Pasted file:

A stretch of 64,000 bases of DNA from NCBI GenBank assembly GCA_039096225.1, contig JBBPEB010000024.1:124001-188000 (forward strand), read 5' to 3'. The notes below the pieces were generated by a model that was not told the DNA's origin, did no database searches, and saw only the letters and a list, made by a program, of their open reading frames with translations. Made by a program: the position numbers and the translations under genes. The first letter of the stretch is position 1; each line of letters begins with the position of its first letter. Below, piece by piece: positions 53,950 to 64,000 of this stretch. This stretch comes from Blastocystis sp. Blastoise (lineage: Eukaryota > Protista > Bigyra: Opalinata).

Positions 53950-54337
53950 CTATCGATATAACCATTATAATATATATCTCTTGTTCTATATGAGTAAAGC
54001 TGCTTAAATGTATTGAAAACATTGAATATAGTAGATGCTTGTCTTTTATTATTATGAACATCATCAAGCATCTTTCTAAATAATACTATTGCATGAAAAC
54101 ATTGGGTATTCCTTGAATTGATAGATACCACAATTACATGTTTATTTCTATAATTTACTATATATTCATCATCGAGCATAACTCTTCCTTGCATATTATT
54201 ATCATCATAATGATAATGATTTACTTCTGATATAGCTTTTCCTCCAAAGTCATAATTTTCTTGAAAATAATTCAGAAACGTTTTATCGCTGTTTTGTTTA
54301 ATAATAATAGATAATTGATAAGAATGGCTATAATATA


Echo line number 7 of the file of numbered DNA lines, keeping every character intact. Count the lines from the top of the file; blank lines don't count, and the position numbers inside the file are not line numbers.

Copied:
54301 ATAATAATAGATAATTGATAAGAATGGCTATAATATA